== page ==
Friday, 30 September 2011

Captaining The Pinafore

2011 saw the commencement of my career as a director. For the first time, I got to see my ideas realised in full on stage, and with bountiful help from casts and crew alike I captained not one but two successful productions. This blog post has been in the works a long time and it is shameful that I let so much time elapse before writing it; looking back on the performance it is easy to forget the hassle, stress and hard work in the glory of reliving the moment, which is perhaps why we are fooled into doing these things again and again and again. The main aim of this post is to share with you the things I learned this year, through constant scrutiny of the management styles of other directors around me and over my illustrious maiden voyage as a Director.

As a side note, for more information on either of my shows, see Bette On Toast or Ralph Pocketwatch!

Here is me in action, directing like mad:

First, I learned that things get done best just by asking nicely. Whether it was asking for help, or getting a tour of the theatre, a polite word and a friendly smile goes a long way – it can be surprising what people are willing to help you with if you only ask!

Secondly, it’s not the costume you get, it’s how you wear it. Costumes can often be dull, ill-fitting, unflattering and sometimes even disgusting – but with the right attitude, regardless of your shape and size, you can make almost anything look good (from offstage anyway..!)

Things are NEVER as simple as you think. Getting three lines of people to bob alternately is a trick which is apparently profoundly difficult to master, regardless of how plain and simple it looks to the audience. Throwing something into the wings, sounds simple – will inevitably always go wrong when it matters. Most importantly perhaps – your friendly backstage curtains are easily manageable in rehearsal, but have a tendency to lure unsuspecting cast members into their exit-less depths when it matters most. Lesson: Always expect and accept that the simple things to be the ones that go wrong the most.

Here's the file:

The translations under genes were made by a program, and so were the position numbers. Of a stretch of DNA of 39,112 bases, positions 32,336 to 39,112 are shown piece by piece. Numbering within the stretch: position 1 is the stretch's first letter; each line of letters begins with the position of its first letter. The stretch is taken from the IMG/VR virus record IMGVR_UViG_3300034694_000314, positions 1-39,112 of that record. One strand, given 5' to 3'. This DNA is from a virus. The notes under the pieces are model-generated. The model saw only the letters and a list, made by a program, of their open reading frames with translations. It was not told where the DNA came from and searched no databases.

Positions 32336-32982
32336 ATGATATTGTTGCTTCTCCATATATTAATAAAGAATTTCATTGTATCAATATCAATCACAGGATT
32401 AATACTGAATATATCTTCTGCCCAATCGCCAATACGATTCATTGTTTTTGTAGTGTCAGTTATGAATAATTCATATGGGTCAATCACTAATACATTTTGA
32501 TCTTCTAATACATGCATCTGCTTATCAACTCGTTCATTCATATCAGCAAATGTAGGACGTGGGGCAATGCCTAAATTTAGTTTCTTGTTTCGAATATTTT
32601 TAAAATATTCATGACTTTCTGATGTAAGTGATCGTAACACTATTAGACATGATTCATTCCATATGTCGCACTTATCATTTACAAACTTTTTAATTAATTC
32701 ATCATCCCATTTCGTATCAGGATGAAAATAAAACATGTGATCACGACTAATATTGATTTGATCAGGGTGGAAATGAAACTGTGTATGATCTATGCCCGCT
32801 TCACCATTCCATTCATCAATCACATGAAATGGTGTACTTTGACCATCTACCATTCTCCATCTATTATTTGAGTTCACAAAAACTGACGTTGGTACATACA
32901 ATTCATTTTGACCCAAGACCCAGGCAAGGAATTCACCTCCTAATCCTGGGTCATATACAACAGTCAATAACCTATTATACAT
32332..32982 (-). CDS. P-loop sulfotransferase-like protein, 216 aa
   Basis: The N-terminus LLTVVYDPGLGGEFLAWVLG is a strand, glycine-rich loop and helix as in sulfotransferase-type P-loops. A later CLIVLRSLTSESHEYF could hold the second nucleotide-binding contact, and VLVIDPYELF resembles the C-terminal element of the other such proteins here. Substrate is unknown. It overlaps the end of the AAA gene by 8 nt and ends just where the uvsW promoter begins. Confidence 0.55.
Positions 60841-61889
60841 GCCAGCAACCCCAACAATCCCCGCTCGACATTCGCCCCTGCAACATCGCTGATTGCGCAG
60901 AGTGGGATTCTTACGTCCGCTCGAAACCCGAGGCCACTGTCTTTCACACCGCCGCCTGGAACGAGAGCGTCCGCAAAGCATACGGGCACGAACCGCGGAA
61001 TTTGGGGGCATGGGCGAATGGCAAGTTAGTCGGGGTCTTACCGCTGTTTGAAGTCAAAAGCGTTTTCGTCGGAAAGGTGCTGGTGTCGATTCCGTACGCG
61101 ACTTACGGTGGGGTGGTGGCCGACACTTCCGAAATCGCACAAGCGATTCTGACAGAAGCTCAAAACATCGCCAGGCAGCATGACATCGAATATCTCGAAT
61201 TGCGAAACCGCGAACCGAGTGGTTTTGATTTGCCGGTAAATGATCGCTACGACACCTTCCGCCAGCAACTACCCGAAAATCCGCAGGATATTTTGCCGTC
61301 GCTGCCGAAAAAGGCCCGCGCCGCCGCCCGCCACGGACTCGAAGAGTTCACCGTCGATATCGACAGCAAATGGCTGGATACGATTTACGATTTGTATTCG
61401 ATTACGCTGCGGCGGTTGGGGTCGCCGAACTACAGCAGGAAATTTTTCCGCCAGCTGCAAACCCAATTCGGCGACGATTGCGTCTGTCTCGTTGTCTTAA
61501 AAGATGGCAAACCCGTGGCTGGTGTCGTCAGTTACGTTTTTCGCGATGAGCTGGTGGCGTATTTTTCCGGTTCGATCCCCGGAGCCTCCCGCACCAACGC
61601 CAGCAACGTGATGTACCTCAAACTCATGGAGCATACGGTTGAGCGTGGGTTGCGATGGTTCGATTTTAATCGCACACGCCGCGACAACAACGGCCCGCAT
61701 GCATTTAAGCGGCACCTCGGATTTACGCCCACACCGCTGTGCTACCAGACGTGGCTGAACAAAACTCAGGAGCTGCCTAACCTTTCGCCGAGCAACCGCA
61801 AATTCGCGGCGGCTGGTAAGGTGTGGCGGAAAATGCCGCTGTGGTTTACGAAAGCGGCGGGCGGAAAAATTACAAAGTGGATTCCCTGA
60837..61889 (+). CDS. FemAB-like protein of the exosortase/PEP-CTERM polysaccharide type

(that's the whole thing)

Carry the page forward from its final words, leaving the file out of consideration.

Time is incredibly important. It does sound like plain common sense to point this out, but this year I have personally seen countless hours wasted in indecision, and as a result of bad planning and time management. It seems one must always work on the assumption that there will not be enough time to cover everything so sacrifices will eventually be made, and that regardless of how good you are at making decisions, there are days when every single cast member needs to air their opinion about which hand to ‘finger click’ with.

I never realised until this summer how important it is to have a great warm up, and how rare it is to find a Music Director who can motivate a group of 40+ performers to wake up and feel energetic and enthusiastic. I deeply regret having not recorded all of the warm ups from The Mikado, and will endeavour to always strive to remember how fundamentally mood-altering an excellent warm up can be.

Character really is everything on stage. It sounds cliché and probably is, but as a performer, understanding and maintaining your character properly throughout a show is the effort that catches the audience’s eye. An excellent character can get away with almost anything on stage, be it spontaneous reactions, ad libbing or even mistakes as large as skipping half a scene – all can be forgiven and quite often go unnoticed in the face of a performer enjoying their character to the full.